People built and sustained communities for thousands of years before government decided it had to do that for us. Systematically, the leviathan state has destroyed community. It wants to plan how we live, where we live, and with whom we live. But true community is the nexus between the individual and the larger society, and to function in ways that contribute to human happiness, it must equitably serve the needs of both. That which crushes the individual for the supposed sake of society — micro-managing people so they’ll be good little cogs in the social machine — really serves neither.

Those in other countries who pose a danger to us are often protected and enabled by our own government. Most of the weaponry with which they attack us was manufactured by us. If protecting our own people ever became a greater priority than milking money from us to fund our enemies, the great majority of those who pose a genuine menace to us would be disarmed. If we had more control over how our money is spent, we would certainly spend it on ourselves — and each other — instead of on them.

I suspect that what the powers-that-be actually fear is that we might use our time, talent, and treasure for our own good, and for that of our fellow human beings. That would explain the millions of dollars they’re pumping into the corporate media to warn us how dangerous and irresponsible we are. A hell of a lot of capital is being invested in telling us to trust our self-proclaimed (and handsomely-funded) betters, instead of trusting ourselves and each other.

Big government is expensive. It will inevitably belong to those who can afford to buy or bribe it.

If we truly got the chance, once again, to work together unimpeded by government restraint, we could put to constructive use all that progressivism genuinely has to teach us. Would some use their freedom to do things of which others disapprove, and that would, perhaps, even be self-destructive? Of course they would. But those who did so would lack the government-backed brawn to force themselves on all the rest of us, or to dump the consequences of their irresponsibility on us.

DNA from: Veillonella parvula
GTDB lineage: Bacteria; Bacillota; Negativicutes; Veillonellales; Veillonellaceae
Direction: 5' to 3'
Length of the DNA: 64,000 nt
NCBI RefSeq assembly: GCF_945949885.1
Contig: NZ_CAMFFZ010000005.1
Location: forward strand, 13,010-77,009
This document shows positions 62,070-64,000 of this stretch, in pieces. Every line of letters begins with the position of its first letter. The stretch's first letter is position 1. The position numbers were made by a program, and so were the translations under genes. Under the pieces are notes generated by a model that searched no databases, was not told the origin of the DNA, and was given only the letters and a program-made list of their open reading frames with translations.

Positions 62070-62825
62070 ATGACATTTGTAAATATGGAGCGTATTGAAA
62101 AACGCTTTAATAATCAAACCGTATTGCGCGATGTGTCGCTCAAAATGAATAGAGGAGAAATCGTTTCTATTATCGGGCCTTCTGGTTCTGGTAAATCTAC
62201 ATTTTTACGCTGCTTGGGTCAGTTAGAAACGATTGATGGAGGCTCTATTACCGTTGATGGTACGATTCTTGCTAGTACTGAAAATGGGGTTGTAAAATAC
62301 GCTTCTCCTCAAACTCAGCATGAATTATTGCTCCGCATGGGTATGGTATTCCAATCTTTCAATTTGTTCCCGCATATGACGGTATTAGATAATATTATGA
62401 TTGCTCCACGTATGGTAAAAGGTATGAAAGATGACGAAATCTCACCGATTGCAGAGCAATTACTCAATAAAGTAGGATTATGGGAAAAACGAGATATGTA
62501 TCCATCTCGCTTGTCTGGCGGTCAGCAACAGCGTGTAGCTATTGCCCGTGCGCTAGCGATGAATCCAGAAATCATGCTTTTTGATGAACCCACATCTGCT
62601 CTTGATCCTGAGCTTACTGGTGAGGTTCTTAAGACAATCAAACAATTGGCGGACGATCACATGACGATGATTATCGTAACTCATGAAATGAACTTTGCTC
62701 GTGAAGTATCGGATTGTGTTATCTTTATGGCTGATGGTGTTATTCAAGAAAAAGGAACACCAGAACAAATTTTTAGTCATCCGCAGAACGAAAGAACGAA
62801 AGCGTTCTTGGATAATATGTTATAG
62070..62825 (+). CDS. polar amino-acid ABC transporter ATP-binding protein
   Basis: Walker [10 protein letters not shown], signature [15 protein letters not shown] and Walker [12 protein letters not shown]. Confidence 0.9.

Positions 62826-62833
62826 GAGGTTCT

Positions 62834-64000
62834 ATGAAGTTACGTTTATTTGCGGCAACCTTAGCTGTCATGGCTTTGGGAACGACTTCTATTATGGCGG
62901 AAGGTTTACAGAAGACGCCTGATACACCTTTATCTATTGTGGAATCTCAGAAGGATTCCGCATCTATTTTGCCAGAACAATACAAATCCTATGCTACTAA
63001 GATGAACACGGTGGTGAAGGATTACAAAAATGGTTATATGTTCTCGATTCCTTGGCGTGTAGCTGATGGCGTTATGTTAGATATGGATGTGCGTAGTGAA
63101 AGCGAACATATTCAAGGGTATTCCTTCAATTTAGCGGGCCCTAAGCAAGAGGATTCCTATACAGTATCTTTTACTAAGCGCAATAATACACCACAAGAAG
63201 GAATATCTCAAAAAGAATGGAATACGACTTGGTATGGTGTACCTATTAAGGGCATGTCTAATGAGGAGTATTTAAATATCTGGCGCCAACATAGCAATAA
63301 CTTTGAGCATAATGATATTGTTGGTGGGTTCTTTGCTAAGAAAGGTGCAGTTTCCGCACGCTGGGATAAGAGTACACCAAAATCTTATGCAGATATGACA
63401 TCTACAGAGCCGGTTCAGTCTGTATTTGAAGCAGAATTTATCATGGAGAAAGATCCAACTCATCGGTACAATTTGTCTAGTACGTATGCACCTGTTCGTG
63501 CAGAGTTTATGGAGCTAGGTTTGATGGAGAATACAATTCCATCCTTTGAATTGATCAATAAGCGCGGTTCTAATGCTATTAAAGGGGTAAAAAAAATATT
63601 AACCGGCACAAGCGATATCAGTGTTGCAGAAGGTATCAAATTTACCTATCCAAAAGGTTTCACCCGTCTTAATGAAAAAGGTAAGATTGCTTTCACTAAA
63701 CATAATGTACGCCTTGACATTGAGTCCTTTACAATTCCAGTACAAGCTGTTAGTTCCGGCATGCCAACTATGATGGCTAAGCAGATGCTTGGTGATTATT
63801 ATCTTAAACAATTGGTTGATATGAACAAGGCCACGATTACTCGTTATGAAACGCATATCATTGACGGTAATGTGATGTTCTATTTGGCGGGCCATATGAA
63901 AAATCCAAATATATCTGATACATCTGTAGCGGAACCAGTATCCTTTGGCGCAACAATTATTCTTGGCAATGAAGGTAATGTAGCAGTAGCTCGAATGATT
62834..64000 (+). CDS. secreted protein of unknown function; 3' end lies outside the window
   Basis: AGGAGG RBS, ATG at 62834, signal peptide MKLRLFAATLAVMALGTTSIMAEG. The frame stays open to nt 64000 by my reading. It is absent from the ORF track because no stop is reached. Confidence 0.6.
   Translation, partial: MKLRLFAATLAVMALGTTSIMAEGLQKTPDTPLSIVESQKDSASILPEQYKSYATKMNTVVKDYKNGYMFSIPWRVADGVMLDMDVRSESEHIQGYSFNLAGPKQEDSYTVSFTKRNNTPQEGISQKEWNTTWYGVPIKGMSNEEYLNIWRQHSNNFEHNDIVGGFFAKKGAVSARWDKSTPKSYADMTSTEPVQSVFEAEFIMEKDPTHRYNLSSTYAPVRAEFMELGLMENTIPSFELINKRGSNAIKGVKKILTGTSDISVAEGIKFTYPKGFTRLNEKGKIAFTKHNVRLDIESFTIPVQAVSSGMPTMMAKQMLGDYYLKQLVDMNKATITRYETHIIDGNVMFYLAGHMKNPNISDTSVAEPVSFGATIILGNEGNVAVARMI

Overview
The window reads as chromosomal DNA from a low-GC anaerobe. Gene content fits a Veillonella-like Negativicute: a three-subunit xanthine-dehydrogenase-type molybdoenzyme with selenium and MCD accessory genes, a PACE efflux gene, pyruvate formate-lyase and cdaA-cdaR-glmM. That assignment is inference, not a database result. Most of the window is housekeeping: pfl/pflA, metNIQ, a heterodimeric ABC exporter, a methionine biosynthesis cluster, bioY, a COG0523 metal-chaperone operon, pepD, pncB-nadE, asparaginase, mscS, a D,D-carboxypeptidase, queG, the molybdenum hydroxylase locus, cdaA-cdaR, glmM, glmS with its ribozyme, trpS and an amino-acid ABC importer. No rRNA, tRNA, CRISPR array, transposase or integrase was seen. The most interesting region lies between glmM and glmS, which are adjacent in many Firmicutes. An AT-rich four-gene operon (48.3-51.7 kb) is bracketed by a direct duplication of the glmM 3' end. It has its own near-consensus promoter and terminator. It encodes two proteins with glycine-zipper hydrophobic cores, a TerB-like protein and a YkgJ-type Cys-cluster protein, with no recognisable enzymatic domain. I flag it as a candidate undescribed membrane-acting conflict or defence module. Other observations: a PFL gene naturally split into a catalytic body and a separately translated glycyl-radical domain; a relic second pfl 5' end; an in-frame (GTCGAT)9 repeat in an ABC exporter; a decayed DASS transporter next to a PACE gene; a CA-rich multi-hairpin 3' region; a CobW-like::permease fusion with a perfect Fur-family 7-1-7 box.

The nervous nellies can relax. Libertarians have great confidence that our way is the best way. And we have reason to hope that someday, even many of the most dogged skeptics will come to realize it, too.

Those opposed to our ideas seem very much afraid that our influence could succeed. They don’t dare to even let us think so. But a world in which statist control freaks don’t rule over everyone else would be an apocalypse only for them.




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Election 2014: The Ballot Measures

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Libertarians should take encouragement from some of the ballot measures in the Nov. 4 election:

Medical freedom

Arizona voters passed Proposition 303, which seeks to allow patients with terminal illnesses to buy drugs that have passed Phase 1 (basic safety) trials but are not yet approved by the Food and Drug Administration.